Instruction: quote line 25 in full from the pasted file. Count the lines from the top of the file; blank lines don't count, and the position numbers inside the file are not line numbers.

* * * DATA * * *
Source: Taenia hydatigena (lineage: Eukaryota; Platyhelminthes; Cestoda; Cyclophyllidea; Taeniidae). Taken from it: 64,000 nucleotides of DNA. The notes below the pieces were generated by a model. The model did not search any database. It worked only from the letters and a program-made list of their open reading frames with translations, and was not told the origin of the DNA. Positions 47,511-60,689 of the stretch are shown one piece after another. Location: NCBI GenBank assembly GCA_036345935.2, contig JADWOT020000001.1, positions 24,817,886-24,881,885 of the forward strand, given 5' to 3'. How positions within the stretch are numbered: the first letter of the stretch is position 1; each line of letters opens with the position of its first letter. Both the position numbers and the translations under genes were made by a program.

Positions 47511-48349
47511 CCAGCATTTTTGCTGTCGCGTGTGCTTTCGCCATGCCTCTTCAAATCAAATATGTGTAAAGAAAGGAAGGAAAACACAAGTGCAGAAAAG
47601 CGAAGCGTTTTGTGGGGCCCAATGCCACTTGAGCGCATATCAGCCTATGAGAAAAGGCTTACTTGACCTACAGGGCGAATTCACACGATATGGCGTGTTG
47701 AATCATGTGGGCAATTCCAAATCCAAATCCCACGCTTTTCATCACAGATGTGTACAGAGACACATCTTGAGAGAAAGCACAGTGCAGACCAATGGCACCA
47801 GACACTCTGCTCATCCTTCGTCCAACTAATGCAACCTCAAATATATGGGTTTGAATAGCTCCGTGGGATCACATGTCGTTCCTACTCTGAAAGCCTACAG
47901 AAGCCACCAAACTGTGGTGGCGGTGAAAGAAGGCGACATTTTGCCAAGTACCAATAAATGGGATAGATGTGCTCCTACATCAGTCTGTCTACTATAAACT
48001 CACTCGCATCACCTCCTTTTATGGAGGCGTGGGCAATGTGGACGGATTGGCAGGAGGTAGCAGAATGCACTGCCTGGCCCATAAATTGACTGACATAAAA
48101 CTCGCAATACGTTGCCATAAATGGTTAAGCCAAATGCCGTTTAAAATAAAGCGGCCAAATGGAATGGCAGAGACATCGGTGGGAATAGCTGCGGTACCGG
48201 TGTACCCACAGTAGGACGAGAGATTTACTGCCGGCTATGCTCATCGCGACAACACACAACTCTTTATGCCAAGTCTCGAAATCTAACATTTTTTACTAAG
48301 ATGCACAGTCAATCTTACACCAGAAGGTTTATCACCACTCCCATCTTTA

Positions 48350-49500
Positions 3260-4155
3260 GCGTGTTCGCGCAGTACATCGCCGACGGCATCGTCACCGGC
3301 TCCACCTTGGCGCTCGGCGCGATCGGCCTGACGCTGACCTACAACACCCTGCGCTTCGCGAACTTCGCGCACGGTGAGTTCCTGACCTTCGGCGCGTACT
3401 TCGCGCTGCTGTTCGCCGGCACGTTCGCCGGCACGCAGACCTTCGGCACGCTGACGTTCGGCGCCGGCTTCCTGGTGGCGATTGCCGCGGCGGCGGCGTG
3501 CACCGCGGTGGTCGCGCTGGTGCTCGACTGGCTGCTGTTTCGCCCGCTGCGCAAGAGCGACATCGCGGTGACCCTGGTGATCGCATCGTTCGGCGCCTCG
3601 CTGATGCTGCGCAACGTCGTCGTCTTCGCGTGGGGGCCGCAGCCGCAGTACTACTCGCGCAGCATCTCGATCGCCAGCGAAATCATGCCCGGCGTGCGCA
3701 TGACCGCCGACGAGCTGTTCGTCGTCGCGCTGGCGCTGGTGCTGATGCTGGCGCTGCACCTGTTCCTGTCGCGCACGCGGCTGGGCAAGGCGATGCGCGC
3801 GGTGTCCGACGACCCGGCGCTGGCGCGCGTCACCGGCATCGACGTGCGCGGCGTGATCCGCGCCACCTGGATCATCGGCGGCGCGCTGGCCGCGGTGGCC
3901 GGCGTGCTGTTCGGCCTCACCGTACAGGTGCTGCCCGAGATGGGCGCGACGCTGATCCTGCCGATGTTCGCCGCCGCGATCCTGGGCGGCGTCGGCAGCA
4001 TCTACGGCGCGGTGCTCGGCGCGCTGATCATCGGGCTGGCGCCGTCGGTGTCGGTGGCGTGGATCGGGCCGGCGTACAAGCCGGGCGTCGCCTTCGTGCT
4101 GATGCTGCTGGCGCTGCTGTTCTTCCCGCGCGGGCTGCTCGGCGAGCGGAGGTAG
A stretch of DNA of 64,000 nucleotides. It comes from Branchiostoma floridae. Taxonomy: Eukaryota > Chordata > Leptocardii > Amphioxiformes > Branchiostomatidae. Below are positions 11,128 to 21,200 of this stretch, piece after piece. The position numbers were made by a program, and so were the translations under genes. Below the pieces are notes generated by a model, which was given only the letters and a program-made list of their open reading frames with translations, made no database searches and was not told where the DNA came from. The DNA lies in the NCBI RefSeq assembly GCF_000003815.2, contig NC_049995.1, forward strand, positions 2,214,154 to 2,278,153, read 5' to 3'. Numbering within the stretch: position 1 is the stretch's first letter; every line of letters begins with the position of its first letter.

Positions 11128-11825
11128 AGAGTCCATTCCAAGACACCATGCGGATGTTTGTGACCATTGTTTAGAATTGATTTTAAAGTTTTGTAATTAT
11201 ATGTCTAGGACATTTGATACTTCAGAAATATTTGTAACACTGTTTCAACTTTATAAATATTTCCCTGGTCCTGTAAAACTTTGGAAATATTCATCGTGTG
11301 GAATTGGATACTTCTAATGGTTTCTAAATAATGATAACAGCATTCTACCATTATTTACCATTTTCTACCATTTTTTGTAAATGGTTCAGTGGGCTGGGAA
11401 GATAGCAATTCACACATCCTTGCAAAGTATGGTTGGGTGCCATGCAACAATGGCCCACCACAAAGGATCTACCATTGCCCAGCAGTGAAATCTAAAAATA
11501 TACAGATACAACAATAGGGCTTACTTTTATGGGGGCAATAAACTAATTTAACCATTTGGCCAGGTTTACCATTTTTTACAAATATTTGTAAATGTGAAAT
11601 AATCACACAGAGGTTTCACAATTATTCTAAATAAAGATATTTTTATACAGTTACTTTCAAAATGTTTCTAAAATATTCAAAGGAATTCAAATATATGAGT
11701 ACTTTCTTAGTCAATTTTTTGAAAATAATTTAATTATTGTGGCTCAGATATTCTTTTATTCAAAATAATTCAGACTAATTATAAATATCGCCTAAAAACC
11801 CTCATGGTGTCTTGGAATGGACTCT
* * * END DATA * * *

Positions 11128-11825